I was getting worried that all my reviews lately were too positive. Then I saw 'Daisy/데이지' a 2006 korean film set in Amsterdam directed by Hong Kong filmmaker Andrew Lau of 'Infernal Affairs' fame (which is the film Scorsese remade as 'The Departed'). And now I have something to rag on.
'Daisy' is about a young painter, Hye-young (played by Jun Ji-hyun) who after an incident in the countryside in which she found a bridge built for her by a mysterious admirer, has been receiving anonymous pots of daisies in the post every day. When she is painting in the town square she is approached by Jeong Woo (Lee Sung-jae) who asks for his portrait to be painted. Little does she know but Jeong Woo is a detective who is using Hye-young as a cover so that he can keep an eye on the activities of some drug dealers (why the drug dealers decide to hang out in the middle of the town square, I don't know).
Things get increasingly more convoluted and unbelievable from there but I won't ruin any of the 'twists' before the characters have a chance to explain everything in detail to you themselves- which is what happens for the majority of the film. The three main characters, Hye-young, Jeong Woo and Park Yi, the admirer, (played by Jung Woo-sung) take it in turns to narrate throughout the film to the effect that everything that happens is explained away as it is happening. Probably the first thing that I remember being told in my film production course was the importance of (wherever possible) showing the audience a story rather than 'telling' it. This film is a prime example for why that is the golden rule.
It's not that I'm anti-narration either (I know many people who are) and I can see where it is really useful for giving insight into a characters thoughts and feelings. However with a story as convoluted as this it just gave me the feeling that I was being read a script proposal rather than seeing the story take place. I think I would have enjoyed this film a lot more if more of it had been shown without underestimating the audiences ability to read into different situations. Especially for a script where there are so many different twists, it was rather dull to have them all reveled by a character explaining what had happened.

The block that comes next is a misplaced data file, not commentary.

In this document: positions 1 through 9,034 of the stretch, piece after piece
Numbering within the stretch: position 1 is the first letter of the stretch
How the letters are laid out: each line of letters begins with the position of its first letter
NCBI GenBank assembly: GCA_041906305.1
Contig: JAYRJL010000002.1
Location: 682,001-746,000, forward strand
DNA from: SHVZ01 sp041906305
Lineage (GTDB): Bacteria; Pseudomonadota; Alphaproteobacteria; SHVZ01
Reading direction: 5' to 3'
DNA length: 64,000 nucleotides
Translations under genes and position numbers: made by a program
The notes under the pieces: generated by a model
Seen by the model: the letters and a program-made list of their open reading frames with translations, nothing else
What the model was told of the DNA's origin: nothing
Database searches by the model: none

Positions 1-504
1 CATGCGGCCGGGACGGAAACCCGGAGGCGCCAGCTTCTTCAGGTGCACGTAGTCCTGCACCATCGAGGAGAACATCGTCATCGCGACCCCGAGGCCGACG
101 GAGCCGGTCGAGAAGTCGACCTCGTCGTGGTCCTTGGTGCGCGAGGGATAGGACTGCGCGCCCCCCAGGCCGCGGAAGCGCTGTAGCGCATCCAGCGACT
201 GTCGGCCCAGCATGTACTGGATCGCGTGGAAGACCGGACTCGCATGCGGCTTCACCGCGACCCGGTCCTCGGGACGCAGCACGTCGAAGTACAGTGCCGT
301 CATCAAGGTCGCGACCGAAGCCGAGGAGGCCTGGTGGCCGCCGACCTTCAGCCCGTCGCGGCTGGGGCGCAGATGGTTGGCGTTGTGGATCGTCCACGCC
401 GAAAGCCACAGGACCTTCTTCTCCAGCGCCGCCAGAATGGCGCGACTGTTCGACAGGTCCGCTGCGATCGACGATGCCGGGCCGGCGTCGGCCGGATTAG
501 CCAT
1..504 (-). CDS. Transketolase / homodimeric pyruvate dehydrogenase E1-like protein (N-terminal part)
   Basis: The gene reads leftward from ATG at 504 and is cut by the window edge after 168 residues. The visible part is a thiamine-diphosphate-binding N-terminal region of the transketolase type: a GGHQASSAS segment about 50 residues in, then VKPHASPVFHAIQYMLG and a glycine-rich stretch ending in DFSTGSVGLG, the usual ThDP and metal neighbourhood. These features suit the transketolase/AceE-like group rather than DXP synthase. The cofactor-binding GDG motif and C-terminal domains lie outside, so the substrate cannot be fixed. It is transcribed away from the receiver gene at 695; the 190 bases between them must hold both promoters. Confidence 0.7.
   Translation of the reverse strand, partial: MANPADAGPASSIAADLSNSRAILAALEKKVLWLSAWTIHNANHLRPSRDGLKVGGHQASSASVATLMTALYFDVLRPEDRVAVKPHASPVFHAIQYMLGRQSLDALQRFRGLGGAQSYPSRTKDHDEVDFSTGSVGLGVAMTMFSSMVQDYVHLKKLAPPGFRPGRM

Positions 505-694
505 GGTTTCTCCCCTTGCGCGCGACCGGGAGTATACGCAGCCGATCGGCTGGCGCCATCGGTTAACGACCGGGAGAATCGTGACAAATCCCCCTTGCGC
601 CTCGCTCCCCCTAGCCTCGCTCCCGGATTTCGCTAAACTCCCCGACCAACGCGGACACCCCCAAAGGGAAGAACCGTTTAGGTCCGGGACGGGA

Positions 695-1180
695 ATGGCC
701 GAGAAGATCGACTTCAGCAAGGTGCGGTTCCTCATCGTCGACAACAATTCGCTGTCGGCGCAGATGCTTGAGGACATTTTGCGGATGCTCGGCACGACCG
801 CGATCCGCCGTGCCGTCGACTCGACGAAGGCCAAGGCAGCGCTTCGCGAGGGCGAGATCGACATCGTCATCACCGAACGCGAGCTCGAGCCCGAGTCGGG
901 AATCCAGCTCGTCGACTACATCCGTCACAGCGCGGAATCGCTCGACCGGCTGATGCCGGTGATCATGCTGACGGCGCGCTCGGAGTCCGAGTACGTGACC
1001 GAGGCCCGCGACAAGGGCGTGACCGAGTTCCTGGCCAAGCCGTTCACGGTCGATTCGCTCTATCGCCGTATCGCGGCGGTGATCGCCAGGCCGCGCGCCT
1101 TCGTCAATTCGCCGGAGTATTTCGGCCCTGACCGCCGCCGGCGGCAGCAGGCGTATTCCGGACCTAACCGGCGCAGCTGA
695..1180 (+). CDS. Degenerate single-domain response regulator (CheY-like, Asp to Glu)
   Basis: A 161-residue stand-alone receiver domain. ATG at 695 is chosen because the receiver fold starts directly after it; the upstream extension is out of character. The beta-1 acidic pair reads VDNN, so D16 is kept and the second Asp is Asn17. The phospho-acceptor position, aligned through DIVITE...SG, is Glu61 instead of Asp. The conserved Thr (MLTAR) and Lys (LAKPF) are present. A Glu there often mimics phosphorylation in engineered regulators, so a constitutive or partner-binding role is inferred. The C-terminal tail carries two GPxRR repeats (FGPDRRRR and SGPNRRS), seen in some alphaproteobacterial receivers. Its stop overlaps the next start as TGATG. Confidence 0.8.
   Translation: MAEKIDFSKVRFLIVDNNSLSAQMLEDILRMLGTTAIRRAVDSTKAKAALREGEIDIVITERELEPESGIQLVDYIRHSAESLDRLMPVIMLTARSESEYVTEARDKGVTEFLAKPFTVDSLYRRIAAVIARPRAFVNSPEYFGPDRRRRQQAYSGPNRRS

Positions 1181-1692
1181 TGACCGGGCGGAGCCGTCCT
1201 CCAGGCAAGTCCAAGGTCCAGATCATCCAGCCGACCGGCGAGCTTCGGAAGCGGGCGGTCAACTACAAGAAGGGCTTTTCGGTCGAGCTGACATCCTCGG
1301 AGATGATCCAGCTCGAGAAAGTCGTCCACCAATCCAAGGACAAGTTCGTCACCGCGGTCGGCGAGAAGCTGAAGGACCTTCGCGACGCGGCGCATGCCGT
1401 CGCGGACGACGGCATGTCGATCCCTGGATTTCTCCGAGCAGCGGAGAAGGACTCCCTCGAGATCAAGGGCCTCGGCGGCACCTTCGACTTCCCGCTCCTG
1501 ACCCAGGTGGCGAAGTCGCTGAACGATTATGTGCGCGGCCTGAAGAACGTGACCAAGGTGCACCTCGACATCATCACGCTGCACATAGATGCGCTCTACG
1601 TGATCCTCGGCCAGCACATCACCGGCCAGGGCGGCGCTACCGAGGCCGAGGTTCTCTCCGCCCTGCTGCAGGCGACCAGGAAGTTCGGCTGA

plot-wise there were also a lot of holes. For example, every time someone got shot it was never really clear who had shot them and from where and which side they were on and why. All important questions when main characters are killed off I would think.
Whilst the acting was quite good, especially from Jun-ji Hyun and Lee-Sung Jae (Jung Woo-sung just acted quite creepy most of the time and I'm not sure if that was intentional or not), my other major problem was with the editing. Some of the cuts, especially in the action scenes, just jarred and there was a ridiculous amount of unnecessary, seemingly meaningless colour grading going on. Does one flashback scene really need to contain like 10 different colour grades?
The posters made it look really dark and action packed but this film is far from that. I've seen a lot of dark asian cinema especially from Japan and Korea but this was just a melodrama dressed up as a crime thriller. It was almost to the point of being funny when it would cut from over-graded fast cut action scenes to sweeping shots of daisy fields with a romantic song in the air. I actually think that if this film hadn't tried to be so serious it might have pulled off the eclectic nature of the script and editing styles. Especially in the scene where Park Yi walks over to Jeong-Woo who is a stranger at this point, and tells him a text book fact about Van Gogh before walking off again (that could have been comedy).
It's not necessarily a bad story, just badly told, leaving you with the feeling that you are watching high budget film written by a an over-dramatic, inexperienced, pubescent high school student.